David Limbaugh
The old adage "better late than never" might not apply in the case of President Obama's tardily filed budget.

It's one thing to habitually arrive late for scheduled appearances selfishly to build suspense and annoy those in attendance, but it's another to present this document two months late and after both the House and Senate have passed their own respective budgets.

Why did he wait so long that he would necessarily create chaos in the process? Does he not think budgetary matters are important enough to postpone vacations and golf outings when we are on the brink of national bankruptcy?

But worse than his tardiness are the contents of the budget. Does this man never tire of devising new ways to tax "evil" rich people? It's approaching the point of harassment. This is a government not of servants but of masters who view some of the people, at least, as subjects who exist to enable their addiction to expand government, control more aspects of our everyday lives and spend increasing amounts of money. In Obama's America, the "rich" are one minority that doesn't seem to be entitled to equal protection or fair treatment under the law.

Indeed, the wealthy will not pay enough in Obama's eyes until they're not wealthy anymore. He is proposing a cap on not only deductions for high-income earners but also exemptions, which, according to The Heritage Foundation, "would be a radical departure from long-established tax policy and would have serious negative consequence for retirement savings, employer-provided health insurance, and state and local bonds." In keeping with Obama's ideology that the federal government ought to be the primary charitable institution, his budget would cap -- and reduce by some 30 percent -- the charitable deduction.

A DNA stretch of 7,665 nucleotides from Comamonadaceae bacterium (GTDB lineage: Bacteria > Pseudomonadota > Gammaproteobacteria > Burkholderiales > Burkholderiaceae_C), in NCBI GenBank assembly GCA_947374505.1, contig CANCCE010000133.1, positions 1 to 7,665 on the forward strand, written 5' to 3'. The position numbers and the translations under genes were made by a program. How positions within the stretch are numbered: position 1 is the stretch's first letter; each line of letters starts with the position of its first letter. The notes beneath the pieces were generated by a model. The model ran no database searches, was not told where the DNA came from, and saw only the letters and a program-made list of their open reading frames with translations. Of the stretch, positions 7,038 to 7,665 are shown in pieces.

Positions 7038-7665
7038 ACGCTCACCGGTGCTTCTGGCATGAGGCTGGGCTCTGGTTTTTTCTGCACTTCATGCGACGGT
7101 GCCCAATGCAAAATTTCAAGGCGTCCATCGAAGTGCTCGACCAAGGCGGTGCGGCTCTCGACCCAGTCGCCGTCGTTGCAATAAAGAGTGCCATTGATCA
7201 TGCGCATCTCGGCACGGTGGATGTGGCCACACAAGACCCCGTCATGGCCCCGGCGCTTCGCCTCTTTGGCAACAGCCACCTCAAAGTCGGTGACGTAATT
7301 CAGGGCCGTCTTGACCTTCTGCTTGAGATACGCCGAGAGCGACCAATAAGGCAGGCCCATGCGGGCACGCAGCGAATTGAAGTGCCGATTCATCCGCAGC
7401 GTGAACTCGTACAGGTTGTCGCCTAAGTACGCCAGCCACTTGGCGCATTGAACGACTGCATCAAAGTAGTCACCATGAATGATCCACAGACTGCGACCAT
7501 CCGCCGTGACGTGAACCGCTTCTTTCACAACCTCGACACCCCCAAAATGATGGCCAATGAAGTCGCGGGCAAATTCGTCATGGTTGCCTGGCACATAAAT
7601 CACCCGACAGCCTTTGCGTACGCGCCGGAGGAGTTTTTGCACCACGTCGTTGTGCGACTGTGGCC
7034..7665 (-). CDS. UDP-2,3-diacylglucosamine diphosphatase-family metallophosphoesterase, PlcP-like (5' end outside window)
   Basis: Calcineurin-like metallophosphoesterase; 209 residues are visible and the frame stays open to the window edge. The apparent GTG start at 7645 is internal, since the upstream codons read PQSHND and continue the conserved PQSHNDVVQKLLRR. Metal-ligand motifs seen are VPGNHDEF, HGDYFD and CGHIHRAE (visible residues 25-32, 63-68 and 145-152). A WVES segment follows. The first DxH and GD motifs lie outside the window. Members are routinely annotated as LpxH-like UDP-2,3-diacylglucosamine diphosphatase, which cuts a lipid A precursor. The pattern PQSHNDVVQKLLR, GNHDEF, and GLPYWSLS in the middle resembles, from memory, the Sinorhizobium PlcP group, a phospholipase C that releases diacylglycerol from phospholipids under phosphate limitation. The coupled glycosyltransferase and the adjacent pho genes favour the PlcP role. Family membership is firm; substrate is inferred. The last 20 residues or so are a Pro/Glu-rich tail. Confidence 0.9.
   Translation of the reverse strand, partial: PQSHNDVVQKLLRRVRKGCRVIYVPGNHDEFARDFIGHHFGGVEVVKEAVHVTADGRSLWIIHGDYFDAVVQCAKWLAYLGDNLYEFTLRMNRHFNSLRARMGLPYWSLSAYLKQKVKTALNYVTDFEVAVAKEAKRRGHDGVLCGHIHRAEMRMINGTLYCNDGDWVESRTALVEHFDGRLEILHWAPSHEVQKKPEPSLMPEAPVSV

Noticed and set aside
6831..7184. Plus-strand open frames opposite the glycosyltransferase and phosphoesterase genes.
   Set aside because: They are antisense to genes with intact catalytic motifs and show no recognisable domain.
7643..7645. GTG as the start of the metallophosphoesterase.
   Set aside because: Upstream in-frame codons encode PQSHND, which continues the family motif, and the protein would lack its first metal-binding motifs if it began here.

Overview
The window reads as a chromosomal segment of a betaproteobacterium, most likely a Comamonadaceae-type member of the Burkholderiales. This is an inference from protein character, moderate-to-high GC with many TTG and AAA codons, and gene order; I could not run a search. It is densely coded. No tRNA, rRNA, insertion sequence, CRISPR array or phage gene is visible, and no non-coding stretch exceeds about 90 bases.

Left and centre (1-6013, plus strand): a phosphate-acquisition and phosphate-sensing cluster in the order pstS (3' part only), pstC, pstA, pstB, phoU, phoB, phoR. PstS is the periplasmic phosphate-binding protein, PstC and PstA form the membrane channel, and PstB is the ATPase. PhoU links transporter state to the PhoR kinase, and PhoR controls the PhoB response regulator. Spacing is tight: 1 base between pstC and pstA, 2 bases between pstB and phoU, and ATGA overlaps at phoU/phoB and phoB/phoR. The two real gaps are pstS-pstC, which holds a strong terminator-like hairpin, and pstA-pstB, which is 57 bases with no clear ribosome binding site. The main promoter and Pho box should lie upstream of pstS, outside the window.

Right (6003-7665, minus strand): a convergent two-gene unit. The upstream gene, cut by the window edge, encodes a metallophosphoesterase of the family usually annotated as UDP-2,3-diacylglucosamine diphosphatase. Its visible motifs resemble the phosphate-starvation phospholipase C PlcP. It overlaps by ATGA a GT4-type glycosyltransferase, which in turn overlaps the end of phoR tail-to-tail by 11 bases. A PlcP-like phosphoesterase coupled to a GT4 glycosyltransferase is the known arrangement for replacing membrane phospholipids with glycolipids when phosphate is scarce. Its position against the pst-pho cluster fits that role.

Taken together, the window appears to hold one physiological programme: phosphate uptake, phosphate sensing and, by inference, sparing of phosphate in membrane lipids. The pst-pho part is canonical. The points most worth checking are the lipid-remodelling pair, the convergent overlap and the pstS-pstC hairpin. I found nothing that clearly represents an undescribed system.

Just as Obama once told us that at a certain point, people have made enough money -- as if that's any of the government's business in a free society -- he is now telling us he knows how much is enough to have in our retirement accounts: $3 million.

As another jab at the rich, he is also proposing to put his beloved "Buffett rule" into law. This would impose a 30 percent minimum tax rate on taxpayers whose adjusted gross income is more than $1 million. This is all just choreographed melodrama and phony populism, as the top 1 percent of income earners already pay an effective tax rate of 29 percent and middle-income earners don't pay nearly that much.

David Limbaugh

David Limbaugh, brother of radio talk-show host Rush Limbaugh, is an expert on law and politics. He recently authored the New York Times best-selling book: "Jesus on Trial: A Lawyer Affirms the Truth of the Gospel."

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